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Intelligence Chief: US Ability to Detect Threats Degraded

  • Michael Bowman

Director of National Intelligence James Clapper listens as he testifies on Capitol Hill in Washington, Mar. 12, 2013, before the Senate Intelligence Committee hearing on worldwide threats.

Director of National Intelligence James Clapper listens as he testifies on Capitol Hill in Washington, Mar. 12, 2013, before the Senate Intelligence Committee hearing on worldwide threats.

The top U.S. intelligence official says automatic government spending cuts are reducing the nation’s ability to detect and respond to threats across the globe, from terrorist plots to the nuclear ambitions of North Korea and Iran. The comments were made in testimony before the Senate Select Committee on Intelligence.

National Intelligence Director James Clapper told senators Tuesday that budget sequestration is degrading America’s early warning apparatus for threats at home and abroad.

“Let me now be blunt for you and the American people," he said. "Sequestration forces the intelligence community to reduce all intelligence activities and functions, without regard to impact on our mission.”

Clapper said intelligence agencies will have to, in his words, “do less with less.”
“We will reduce human, technical and counter-intelligence operations, resulting in fewer collection opportunities, while increasing the risk of strategic surprise [being attacked],” he said.

The national intelligence director provided an example. “Our cyber efforts will be impacted," he said. "This is an area where, you all know, we need to keep ahead of rapid technology advances to maintain and increase access to adversaries, as well as provide warning of a cyber attack against the U.S.”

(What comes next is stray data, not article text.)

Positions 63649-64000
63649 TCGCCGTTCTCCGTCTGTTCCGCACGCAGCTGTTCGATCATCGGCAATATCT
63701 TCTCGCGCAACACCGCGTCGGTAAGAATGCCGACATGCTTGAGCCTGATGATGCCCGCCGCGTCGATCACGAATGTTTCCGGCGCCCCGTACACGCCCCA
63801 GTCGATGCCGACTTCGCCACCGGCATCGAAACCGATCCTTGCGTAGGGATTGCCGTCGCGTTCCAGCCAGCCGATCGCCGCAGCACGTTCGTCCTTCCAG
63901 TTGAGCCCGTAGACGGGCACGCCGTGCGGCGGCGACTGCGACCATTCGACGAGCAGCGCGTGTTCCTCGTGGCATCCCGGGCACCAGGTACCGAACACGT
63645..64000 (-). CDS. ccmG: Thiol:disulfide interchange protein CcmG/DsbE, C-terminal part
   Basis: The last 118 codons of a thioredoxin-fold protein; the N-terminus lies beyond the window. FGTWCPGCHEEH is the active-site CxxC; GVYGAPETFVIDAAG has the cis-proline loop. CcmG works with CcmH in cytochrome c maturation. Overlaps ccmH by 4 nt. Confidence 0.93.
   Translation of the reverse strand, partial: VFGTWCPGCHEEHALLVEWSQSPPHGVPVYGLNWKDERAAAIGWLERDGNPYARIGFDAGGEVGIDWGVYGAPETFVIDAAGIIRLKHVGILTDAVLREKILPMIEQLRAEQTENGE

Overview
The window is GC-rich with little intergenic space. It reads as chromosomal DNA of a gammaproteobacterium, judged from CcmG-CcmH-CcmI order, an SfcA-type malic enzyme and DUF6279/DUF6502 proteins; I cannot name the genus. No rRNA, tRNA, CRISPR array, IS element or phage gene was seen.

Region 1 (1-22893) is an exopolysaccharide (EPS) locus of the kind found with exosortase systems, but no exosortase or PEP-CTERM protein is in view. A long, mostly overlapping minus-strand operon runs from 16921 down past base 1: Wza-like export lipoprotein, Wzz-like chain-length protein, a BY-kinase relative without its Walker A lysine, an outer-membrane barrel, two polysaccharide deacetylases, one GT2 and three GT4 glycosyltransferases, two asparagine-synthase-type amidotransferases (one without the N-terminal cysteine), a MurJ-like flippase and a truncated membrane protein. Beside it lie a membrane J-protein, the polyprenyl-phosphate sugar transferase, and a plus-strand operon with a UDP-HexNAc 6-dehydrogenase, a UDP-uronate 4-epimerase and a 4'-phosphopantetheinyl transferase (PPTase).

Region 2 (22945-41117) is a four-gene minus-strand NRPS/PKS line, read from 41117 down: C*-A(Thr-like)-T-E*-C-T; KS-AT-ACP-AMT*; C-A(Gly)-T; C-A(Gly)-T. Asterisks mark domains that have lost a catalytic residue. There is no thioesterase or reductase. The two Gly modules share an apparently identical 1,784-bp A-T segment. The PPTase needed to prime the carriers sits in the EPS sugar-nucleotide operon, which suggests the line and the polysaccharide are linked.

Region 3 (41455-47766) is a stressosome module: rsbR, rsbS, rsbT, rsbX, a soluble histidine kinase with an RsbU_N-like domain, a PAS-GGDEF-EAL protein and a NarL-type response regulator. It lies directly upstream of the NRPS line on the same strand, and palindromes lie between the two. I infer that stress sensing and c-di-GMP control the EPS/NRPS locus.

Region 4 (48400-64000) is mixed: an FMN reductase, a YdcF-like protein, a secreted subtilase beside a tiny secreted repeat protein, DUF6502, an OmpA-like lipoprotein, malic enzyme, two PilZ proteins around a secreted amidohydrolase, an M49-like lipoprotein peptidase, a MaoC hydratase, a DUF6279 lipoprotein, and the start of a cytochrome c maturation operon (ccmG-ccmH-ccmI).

Clapper said the September 11, 2001 terrorist attacks demonstrated the consequences of inadequate intelligence capabilities - a mistake he said the nation risks repeating.

“Unfortunately, I have seen this movie before. Now, if we are not careful, we risk another damaging downward spiral,” he said.

Clapper said the timing of across-the-board budget cuts could not be worse for intelligence agencies.

“In my almost 50 years in intelligence, I cannot recall a period in which we confront a more diverse array of threats, crises and challenges around the world. To me, this makes sequestration even more incongruous," he said.

The national intelligence director urged Congress to give the intelligence community flexibility in implementing budget cuts to minimize their impact on national security.

Senators of both parties on the Intelligence Committee voiced support for the request.

“We are committing to do everything within our power to ensure that the resources are there to allow you to continue to do what you are asked to do every single day,” said Republican Saxby Chambliss.

The committee’s chairwoman, Democratic Senator Dianne Feinstein, said she will press the Senate to authorize greater budgeting flexibility for intelligence agencies. This week, the chamber is debating a bill to fund the U.S. government for the remainder of the fiscal year.

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